The boys are back in the HBO series’ first feature which serves as its finale in the adventures of the movie star and his posse. Manager Ari Gold is now a studio executive who can green light films and Vince has an itch to direct and star in his first feature.
They must win over a no nonsense Texan financier (Billy Bob Thornton) and his son (Haley Joel Osment) in order to finish the film that has gone over budget. The boys have girl troubles and that is about the sum of things plot-wise. Beyond is a wash of sun, wealth and camaraderie for these princes of Hollywood.
This is one of the most relentlessly sexist films I’ve ever seen. Its objectification of women is beyond the pale, the men are piggish and proud of it. As charming and funny and devoted as they are to one another, it’s an ugly picture of what the writer think people want from fame in a sad “is that all there is” defeatism. Is it really about giant boats, huge, echoing homes and booty 24/7? This American Dream is a deep as a slick of sunscreen.
Vince and his boys are chipper enough which makes sense. He hauled himself up from Jersey to the exalted plane of celebrity, boys in tow. They needn’t take responsibility for anything because money and fame fixes everything. Maybe not if one of you’re E and one of your many girlfriends announces she’s pregnant and another that she has herpes. But naturally he is released from that responsibility as well.
Osment’s one of only two compelling characters in the entire film, an obnoxious aggressive and sly rich kid guarding his father’s (Thornton) investment in Vince’ movie. He’s cunning but he doesn’t pretend he isn’t and Osment has some chops. He gives a defined portrayal as he outwits Ari – for a while, and he’s capable to doing dire things to settle a personal score.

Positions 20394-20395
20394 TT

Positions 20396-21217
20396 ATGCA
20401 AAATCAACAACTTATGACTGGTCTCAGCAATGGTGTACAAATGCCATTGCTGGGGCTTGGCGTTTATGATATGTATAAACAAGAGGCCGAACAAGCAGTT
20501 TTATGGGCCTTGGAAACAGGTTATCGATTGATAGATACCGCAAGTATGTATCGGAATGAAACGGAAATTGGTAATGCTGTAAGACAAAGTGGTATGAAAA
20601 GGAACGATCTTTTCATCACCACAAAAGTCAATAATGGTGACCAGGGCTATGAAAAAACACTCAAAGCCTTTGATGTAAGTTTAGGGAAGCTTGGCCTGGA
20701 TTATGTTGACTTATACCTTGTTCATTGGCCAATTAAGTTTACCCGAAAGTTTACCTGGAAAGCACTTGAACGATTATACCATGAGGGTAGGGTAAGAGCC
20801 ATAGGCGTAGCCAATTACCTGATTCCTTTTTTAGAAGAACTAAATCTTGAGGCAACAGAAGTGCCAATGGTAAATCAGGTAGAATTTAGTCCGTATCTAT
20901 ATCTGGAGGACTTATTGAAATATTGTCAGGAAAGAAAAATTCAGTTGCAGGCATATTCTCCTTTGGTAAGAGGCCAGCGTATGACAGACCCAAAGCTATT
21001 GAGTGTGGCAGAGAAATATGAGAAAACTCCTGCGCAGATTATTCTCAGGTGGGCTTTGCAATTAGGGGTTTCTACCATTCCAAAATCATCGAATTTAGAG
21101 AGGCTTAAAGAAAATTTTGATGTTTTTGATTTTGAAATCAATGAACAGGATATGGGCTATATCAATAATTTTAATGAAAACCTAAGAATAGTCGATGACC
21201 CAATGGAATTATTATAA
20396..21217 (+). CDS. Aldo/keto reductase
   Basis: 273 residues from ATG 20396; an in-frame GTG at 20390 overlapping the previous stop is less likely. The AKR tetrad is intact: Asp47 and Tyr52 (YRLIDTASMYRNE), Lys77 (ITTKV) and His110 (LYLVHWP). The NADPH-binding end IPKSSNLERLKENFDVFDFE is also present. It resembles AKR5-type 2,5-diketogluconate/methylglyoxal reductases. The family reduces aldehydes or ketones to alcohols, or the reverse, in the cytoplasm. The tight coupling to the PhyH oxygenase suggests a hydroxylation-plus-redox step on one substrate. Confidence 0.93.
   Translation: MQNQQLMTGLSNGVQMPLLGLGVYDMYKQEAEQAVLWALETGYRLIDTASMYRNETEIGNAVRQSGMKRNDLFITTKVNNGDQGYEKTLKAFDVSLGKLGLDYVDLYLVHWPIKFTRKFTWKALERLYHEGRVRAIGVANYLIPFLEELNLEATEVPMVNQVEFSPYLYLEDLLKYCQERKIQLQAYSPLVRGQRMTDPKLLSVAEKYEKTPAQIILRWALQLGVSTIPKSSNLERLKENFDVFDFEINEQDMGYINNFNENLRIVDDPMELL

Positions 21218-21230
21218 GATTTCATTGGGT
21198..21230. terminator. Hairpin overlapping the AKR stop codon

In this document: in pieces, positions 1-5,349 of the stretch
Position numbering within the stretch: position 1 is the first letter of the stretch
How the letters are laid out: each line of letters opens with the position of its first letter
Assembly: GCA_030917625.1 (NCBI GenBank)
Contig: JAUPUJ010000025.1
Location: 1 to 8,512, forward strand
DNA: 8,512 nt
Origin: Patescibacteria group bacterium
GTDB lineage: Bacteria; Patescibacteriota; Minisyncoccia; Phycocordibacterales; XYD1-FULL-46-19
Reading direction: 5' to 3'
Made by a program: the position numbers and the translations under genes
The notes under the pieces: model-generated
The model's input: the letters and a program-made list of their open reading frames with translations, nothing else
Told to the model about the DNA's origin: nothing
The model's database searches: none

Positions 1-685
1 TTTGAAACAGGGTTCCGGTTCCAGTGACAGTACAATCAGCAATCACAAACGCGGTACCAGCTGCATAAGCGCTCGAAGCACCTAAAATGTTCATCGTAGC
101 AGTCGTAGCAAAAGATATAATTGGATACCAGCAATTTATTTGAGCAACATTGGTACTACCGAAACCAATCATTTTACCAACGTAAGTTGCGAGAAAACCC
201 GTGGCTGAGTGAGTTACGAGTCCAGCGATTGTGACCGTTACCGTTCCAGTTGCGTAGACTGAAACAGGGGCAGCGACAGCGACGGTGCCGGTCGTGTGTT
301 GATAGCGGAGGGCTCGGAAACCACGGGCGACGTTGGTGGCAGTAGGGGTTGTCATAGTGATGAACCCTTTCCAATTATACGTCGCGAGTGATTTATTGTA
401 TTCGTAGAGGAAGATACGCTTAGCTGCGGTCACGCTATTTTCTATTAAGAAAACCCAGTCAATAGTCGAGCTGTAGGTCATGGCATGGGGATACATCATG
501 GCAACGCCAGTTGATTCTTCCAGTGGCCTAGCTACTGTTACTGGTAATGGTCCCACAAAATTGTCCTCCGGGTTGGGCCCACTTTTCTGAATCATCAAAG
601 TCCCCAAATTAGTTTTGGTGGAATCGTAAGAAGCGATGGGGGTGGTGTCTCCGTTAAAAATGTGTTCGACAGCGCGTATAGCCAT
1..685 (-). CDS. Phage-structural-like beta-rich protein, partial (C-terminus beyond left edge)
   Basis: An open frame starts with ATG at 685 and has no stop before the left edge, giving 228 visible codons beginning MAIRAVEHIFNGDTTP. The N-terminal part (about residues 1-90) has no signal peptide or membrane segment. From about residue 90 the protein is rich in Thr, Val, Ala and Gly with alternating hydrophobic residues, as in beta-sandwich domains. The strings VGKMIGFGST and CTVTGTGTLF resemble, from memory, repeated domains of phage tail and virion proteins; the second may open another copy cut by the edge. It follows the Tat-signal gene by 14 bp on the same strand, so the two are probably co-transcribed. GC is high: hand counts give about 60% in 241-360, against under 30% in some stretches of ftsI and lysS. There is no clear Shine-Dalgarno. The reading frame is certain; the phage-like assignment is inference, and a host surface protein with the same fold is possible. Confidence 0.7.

Ari is the most powerful and the most domesticated of the bunch. He’s in love with his wife and is still attracted to her and tries to be a good father. He’s smart, strategic and interesting to watch. Piven says his work on the PBS hit Mr. Selfridge as an Edwardian era American charming the socks off the staid and repressed British informed and changed his work as Ari. I don’t see it, but Piven has presence and grounds the film.
Loads of fun cameos include Liam Neeson flipping Ari off convertible to convertible, Mark Wahlberg and his entourage, Mike Tyson, Pharrell, Bob Saget and an hysterically funny Gary Busey explaining his philosophy while trying desperately to hold it together.
But where do they get this sea of women to stand around naked at parties and on boats? Are these aspiring actresses? Do they get work based on these gigs consisting of docile, seductive smiles, swaying bodies and clutching wine? The film works as a stand-alone – albeit a weak stand alone. Familiarity with the HBO series isn’t a requirement if you really want to watch a bunch of spoiled peacocks strutting around LA. Trapped in a hopelessly dated chauvinist past, Entourage is seriously disappointing.
Written and directed by Doug Ellin
Starring Jeremy Piven, Adrien Grenier, Kevin Dillon, Jerry Ferrara, Haley Joel Osment and Billy Bob Thornton